Previously a receiver which could not change its tuning frequency was required to move only within the sphere of action of the transmitter transmitting the frequency to which it was tuned, which sphere of action practically covers a circular area drawn with a certain radius around the location of the fixed transmitter. However, it is also possible that the area of movement of the receiver does not entirely coincide with this circular surface but lies partially outside of it and in these outside parts the mobile receiver must also be reached from the transmitter. In such a case a second transmitter can be installed in an adjacent area for transmitting the same message on another wavelength but the receiver must be switched over from one wavelength to the other when passing from one sphere of action to the other sphere of action. If the receiver switching operation is not used and the second transmitter is given the same wavelength as the first, the message can be transmitted via both transmitters at the same time but this procedure may cause the transmitters to interfere or disturb one another. The receiver can receive the signal in two different ways. One Way is that the two signals have different phases, but this may lead to a decrease of the total field strength received; and the other way is that frequency modulation may be employed, but noise or distortion may appear in the receiver if the distances travelled by the radio waves from the two transmitters are different; that is, when the instantaneous frequency received from one transmitter differs from that received from the other transmitter. Since this difference varies continually as the receiver moves, this intermodulation gives rise to different frequencies resulting in a low signal to noise ratio.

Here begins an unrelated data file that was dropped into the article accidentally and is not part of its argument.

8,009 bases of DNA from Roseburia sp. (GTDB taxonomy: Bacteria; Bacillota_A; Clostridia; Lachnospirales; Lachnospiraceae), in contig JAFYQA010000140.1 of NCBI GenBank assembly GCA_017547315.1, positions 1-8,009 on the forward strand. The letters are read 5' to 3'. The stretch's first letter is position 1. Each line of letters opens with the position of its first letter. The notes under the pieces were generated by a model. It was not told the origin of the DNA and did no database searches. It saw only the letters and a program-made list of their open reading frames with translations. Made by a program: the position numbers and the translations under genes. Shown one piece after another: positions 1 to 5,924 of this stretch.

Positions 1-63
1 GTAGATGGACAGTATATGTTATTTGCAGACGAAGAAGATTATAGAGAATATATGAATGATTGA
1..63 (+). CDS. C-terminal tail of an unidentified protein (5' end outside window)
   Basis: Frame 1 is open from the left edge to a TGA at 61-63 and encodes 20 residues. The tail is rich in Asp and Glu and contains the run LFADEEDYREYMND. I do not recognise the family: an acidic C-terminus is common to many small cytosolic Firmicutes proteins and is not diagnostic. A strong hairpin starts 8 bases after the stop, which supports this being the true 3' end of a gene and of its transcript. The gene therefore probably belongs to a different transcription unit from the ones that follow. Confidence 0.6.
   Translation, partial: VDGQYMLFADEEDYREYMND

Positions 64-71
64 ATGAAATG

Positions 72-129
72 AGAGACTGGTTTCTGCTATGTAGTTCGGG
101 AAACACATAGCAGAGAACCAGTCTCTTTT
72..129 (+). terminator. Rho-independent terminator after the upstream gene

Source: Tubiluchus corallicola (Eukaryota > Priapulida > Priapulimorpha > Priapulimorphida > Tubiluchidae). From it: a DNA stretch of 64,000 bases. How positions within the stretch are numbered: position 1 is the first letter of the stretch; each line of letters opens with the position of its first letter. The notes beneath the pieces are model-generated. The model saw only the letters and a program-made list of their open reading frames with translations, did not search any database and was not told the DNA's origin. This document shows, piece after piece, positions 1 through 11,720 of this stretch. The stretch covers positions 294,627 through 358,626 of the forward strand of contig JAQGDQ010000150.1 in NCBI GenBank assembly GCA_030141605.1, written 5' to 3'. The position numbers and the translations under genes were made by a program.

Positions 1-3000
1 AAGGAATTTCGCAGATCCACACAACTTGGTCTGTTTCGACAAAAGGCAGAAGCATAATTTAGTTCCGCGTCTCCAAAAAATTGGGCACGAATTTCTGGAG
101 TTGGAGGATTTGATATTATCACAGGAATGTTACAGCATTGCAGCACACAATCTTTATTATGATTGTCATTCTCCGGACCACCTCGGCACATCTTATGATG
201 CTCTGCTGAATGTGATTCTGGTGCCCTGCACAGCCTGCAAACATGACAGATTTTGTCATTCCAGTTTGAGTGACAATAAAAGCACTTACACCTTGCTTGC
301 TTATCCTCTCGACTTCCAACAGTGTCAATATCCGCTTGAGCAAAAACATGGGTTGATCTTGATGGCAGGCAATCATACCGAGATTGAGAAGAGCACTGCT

Accordingly it is an object of the present invention to overcome the above prior art disadvantages and simplify the present system as Well as to make it possible to extend it to any particular area regardless of its size.
Another object of this invention is to provide a system containing at least two transmitters and to shift the carrier frequency or central frequency of one transmitter periodically from the first value to the second and at the same time to shift the carrier frequency of the other or adjacent transmitter synchronously and periodically from the second frequency to the first so that both transmitters are transmitting simultaneously but on different frequencies which difference in frequency alternates periodically.
Another object is to provide a system in which the two transmitters do not interfere with each other within the coincident parts of the two spheres of action.
Another object is to provide a system in which the same signal is transmitted alternately over each of said transmitters 0n the same carrier frequency.
Another object is to provide such a system in which the receiver when passing from one sphere of action of one transmitter to that of another need not change over its channel or reception frequency of the wavelength.
A further object of this invention is to provide a system in which the number of different receivers which can be used is doubled, whereas the traffic capacity of either transmitter is maintained. That is, one carrier frequency can serve to establish a connection with one or more receivers of a first group and the other carrier frequency can serve to establish a connection with one or more receivers of a second group.
Still another object is to provide a system in which by use of four different carrier frequencies and a plurality of properly located transmitters, any area can be completely covered by the communication system of this invention.
A still further object of this invention is to keep transient phenomena between the transmitters as low as possible.